The Expository The Twin Dilemma (Season 21, Episode 7) Twin Dilemma Even the most ardent Doctor Who fan would be unlikely to describe Colin Baker€™s debut as anything other than disappointing, especially coming, as it did, on the heels of Peter Davison€™s powerful finale, Caves of Androzani. That said, the fault lies not in its star, but in itself, that it is underwhelming. Hobbled by an irritatingly convoluted and nonsensical plot, and beaten flat by thrift-shop production value, The Twin Dilemma is an anemic, unfocused mess. The titular twins are largely incidental, insofar as their involvement in the story makes any sense at all, and the only dilemma is trying to determine which twin€™s performance is the more wooden. The villainous giant Gastropod whom the Doctor must eventually confront wields all the fearsome malevolence of Oscar the Grouch. And though the presence of Maurice Denham, as a conflicted professor hiding some not terribly relevant secrets, is not unwelcome, his character, like so many others, seems to exist only to add padding to the anorexically thin narrative. While the meager storytelling provides pitifully barren ground to introduce such a rich character, Colin Baker energetically commits to every mercurial shift of the newly-minted Sixth Doctor€™s unstable post-regenerative persona, running the emotional gamut from childish petulance, to homicidal paranoia, to simpering cowardice, to heartrending grief. Baker presents the Sixth Doctor at his most shocking, volatile and off-putting, setting the stage for the slow emergence of the more recognizable and heroic Doctor at his core. His performance carries the serial, even if he can€™t save it, and while Twin Dilemma can be laborious viewing, anyone truly seeking to understand the Sixth Doctor and his arc must start here. Trial Of A Timelord (Season 23) trial2 Baker€™s second and final season as The Doctor was a trial in more ways than one. Reluctantly brought back from hiatus by a skeptical BBC, Season 23 would decide the future of Doctor Who. In a reflection of the show€™s predicament, John Nathan-Turner and Eric Saward made the decision to structure the entire season as a trial: a multi-episode arc in which the Doctor would be (once again, for those of us who remember The War Games) prosecuted by his own people for crimes of interference, with the evidence presented taking the form of four marginally connected serials. Once again, however, production was plagued by trials off-screen (creative interference by the BBC bosses, the resignation of script editor Eric Saward, the death of veteran writer Robert Holmes, who was to have penned the finale, etc.) making the title a triple-entendre of sorts. And finally, Trial of a Timelord can be a bit of a trial to sit through. Though the four evidentiary serials vary in quality (Mindwarp is a near travesty, Terror of the Vervoids is simple, but effective, despite the presence of the hatefully sunny new companion, Mel), none of them are especially good. The lighter, funnier tone commanded by the BBC only serves to make the proceedings, both within the trial and without, feel superficial and frivolous, castrating what could and should have been a seminal season. All that said, Trial of a Timelord is tremendously significant and, thankfully, not without its virtues. Baker manages to make the best of a bad situation, accelerating his Doctor€™s development and allowing us to see both his quieter and more recognizably heroic sides. Though it€™s hard to shake the feeling that he€™s been declawed, there are still some truly powerful and memorable moments, most notably, his fiery condemnation of the Time Lords in the fourth and final serial, The Ultimate Foe. Finally, there is the introduction of the Doctor€™s prosecutor, the Valeyard, played with cold relentlessness by Michael Jayston. Though the character, to date, has only appeared in this one season, the climactic revelation of his true identity and purpose are monumental in Doctor Who mythos, even earning a mention in the current series€™ most recent season finale, The Name of the Doctor. It€™s unclear whether Steven Moffat (or whoever succeeds him) will ever deal directly with the implications of the Valeyard€™s existence, but whether acknowledged or not, he hangs like a specter over every Doctor who has followed in Trial of a Timelord€™s wake.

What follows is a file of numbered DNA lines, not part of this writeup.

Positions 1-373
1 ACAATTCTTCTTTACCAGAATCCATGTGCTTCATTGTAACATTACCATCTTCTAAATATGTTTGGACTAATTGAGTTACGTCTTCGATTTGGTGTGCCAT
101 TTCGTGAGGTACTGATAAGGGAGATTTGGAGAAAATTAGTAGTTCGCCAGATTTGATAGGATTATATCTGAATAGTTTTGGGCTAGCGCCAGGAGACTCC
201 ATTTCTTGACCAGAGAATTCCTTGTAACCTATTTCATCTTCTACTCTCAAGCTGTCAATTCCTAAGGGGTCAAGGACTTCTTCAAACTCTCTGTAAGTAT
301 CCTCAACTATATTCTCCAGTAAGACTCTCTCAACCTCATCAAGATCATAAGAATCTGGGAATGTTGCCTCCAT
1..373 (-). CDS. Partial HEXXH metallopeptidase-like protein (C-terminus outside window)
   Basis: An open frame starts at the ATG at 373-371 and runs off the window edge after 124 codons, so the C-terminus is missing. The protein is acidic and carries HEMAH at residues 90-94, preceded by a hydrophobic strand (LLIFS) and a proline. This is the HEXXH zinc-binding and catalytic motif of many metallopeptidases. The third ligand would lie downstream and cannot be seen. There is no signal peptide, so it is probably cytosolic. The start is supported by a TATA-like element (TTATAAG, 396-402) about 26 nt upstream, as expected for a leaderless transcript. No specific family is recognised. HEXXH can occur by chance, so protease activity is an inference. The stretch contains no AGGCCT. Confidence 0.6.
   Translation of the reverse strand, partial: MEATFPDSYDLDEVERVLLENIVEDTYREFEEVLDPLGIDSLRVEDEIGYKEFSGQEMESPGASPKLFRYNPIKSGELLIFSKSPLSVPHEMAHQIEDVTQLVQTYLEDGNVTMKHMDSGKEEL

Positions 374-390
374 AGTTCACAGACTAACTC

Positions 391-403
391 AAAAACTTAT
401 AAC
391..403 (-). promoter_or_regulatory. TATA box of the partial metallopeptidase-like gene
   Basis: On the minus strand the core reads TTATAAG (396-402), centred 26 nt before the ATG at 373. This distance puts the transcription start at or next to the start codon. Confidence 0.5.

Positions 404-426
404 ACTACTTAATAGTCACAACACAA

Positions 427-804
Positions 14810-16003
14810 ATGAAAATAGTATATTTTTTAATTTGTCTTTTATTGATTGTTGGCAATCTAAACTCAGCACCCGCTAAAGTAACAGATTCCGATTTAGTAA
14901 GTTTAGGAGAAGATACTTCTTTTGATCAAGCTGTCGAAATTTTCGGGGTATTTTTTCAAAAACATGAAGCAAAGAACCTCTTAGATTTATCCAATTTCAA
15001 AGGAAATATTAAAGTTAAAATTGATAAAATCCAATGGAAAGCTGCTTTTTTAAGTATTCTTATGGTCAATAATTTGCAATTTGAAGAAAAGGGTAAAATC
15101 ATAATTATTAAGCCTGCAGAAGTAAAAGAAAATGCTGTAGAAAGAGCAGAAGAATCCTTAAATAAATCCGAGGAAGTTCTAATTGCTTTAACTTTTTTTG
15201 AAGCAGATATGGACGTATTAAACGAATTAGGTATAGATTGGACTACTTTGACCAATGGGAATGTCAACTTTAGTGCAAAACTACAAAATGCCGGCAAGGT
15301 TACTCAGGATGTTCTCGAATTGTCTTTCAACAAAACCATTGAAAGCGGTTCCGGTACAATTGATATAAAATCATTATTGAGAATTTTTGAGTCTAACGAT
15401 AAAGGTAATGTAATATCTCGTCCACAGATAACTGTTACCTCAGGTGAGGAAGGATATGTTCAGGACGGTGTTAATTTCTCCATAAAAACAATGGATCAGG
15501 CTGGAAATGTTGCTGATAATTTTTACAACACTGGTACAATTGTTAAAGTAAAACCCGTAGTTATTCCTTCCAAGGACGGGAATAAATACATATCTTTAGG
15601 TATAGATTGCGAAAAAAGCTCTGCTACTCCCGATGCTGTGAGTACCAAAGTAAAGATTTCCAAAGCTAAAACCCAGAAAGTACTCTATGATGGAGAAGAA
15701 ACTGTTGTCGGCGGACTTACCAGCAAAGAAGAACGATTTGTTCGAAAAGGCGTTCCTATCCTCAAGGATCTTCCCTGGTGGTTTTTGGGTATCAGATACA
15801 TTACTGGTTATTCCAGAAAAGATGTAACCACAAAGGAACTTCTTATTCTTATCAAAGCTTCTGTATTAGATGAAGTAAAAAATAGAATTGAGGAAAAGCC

The Execrable